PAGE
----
From Locker Room to Boardroom – Converting rugby talent into business success

By Ross van Reenen (Zebra Press, R190)

This is a book for every lover of rugby and especially of those great Springboks who, after retiring from rugby, made it to the top in the business world. There you find fascinating insights to 30 of these greats, including Danie Craven, Louis Luyt, Jan Bull Pickard, Francois Pienaar, Kobus Wiese and Pretoria’s hero, Naas Botha.

In the foreword, Morné du Plessis writes that for the professional sports person there is an additional certainty of life, to add to the cliché of there being death and taxes: the day they will stop participating at the highest level of their sport.

The fact that someone retires from a profession is in itself not uncommon, but what makes sport so different from most other careers is that retirement comes at a fairly early stage in a working life, and more often than not it is neither expected nor planned.

So what happens to them? Van Reenen tells us what happened to those mentioned in this great book and provides information that anyone attempting business can gain from the examples provided.

The first chapter covers the successful career of Pickard, who gained his first rugby experience while at Paarl Gymnasium and later at Stellenbosch University. He became one of South Africa’s finest rugby players, then president of the Western Province Rugby Union (WPRU).

When it was decided to build a new rugby stadium at Newlands, the secretary and manager of the WPRU, Dawie Schoonraad, was told by Pickard: “Go ahead – build it.”

“But Mr President, they’ve just turned it down.”

“If they won’t pay, I’ll pay. Do it,” Pickard replied.

This is Pickard’s real rugby legacy – Newlands. When he became president of the WPRU in 1981, the union was in about R200 000 debt.

During his 10 years as pres- ident, he spent an astronomical R30 million – yet the union was debt-free when he retired. This is testament to his financial and business acumen. As an individual, his contribution to the success of the WPRU was profound. The rest of the chapter deals with Pickard’s fabulous business enterprises and his business methods. Through a brilliant diversification strategy and excellent alignment, he built one of the biggest empires in South African business.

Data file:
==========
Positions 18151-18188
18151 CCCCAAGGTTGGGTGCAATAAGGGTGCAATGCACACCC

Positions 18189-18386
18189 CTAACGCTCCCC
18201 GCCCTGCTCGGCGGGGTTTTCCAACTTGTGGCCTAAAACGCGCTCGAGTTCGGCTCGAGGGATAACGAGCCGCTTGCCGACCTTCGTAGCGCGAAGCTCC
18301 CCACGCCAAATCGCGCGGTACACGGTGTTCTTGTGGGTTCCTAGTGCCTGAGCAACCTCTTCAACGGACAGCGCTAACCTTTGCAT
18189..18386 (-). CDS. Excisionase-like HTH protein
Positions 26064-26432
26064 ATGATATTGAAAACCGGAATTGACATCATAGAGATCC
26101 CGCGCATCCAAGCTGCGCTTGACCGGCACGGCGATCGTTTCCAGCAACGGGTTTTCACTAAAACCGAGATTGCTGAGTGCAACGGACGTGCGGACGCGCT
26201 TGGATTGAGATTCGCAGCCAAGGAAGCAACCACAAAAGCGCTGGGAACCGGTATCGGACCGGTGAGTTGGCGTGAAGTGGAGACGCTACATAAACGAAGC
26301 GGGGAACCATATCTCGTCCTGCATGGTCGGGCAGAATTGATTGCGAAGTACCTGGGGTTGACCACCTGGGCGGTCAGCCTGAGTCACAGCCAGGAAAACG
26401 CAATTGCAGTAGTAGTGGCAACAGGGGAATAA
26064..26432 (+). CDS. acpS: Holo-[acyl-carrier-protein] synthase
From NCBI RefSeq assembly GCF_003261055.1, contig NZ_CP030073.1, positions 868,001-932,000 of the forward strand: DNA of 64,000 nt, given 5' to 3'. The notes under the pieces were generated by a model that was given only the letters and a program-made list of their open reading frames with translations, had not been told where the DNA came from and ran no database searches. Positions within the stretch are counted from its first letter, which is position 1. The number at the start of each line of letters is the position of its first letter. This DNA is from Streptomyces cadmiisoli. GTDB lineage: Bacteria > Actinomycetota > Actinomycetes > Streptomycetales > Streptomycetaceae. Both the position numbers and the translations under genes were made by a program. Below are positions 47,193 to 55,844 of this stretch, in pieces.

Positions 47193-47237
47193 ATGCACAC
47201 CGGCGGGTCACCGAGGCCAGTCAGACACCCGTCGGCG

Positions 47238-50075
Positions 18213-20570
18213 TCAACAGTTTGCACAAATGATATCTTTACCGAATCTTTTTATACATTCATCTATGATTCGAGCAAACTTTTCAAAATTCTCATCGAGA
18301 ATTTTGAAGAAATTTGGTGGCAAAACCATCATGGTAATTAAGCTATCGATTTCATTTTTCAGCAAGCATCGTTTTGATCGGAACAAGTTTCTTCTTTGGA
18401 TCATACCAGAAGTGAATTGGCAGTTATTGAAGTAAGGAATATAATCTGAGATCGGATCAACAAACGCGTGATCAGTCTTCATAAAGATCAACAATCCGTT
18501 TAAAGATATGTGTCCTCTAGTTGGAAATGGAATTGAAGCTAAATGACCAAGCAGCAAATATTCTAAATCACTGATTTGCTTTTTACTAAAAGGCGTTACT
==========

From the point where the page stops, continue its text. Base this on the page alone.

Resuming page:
We then come to another ex-Paarl Gymnasium rugby hero, namely Wiese, who is tough, intimidating – and a great businessman. The author dramatically recalls what happened on Saturday, June 24, 1995, at Ellis Park, Joburg, during the Rugby World Cup. Pienaar was the Springbok captain.

While the All Blacks were in full swing before the match with their haka, one huge Springbok stood out from everybody else. He menacingly advanced towards the All Blacks.

The whole team followed him, shortly behind, until he was only a metre from the haka. The man? Kobus Wiese.

He was a giant on the field: uncompromising and unshakeable.

Off the field he was a gentleman; a soft-spoken wealthy businessman who was always ready to help.

In 1996 Wiese and his brothers Cornel and Ben conceived the business concept of Wiesenhof Coffees in a small coffee shop. Later it expanded to the Wiesenhof Coffee Group (Pty) Ltd. It now has plans to expand internationally.

The chapter titled Naas Botha – The Maestro, quotes Craven, who said: “Naas is a genius – a match winner. I have often said it and I’ll say it again: I cannot believe that a team with Naas in its ranks could ever lose a match.”

While Botha holds a long list of Springbok records, the most impressive is that he was voted South Africa’s Player of the Year four times – more than any other player in history. He is also one of only a handful of South Africans to have been inducted into the International Rugby Hall of Fame.

Born on February 27, 1958, as Hendrik Egnatius Botha, in Breyten in the then Transvaal, he was educated at Hendrik Verwoerd High School in Pretoria and at the University of Pretoria .

Since retiring, Pretoria’s rugby hero has been, among other things, a regular commentator for SuperSport on television.

His other passion is the South African Sport and Arts Hall of Fame, which sets out to honour those who are the best.

Naas and his wife, Karen, a famous South African athlete, live in Pretoria and have three daughters, Kyla, Gaeby and Lee-gre.

His hobbies are golf, golf and more golf.

In the chapter on Craven, Van Reenen states that Craven had been honoured in several ways over the years. During the 1995 Rugby World Cup, a statue to honour him was unveiled at Coetzenburg in Stellenbosch, while a match between a Craven XV (captained by Botha and a World XV, captained by Australian legend Nick Farr-Jones) was played at the Craven Stadium in Coetzenburg.

The author has been a business and management consultant for more than 25 years.

He played in 62 Currie Cup matches for Free State, and was a member of the winning Currie Cup team in 1975 and one of the only three Free State rugby players to hold double Springbok colours.

He is group managing director for the Thethani group of companies.

This is a book no rugby enthusiast can miss. – Cyrus Smith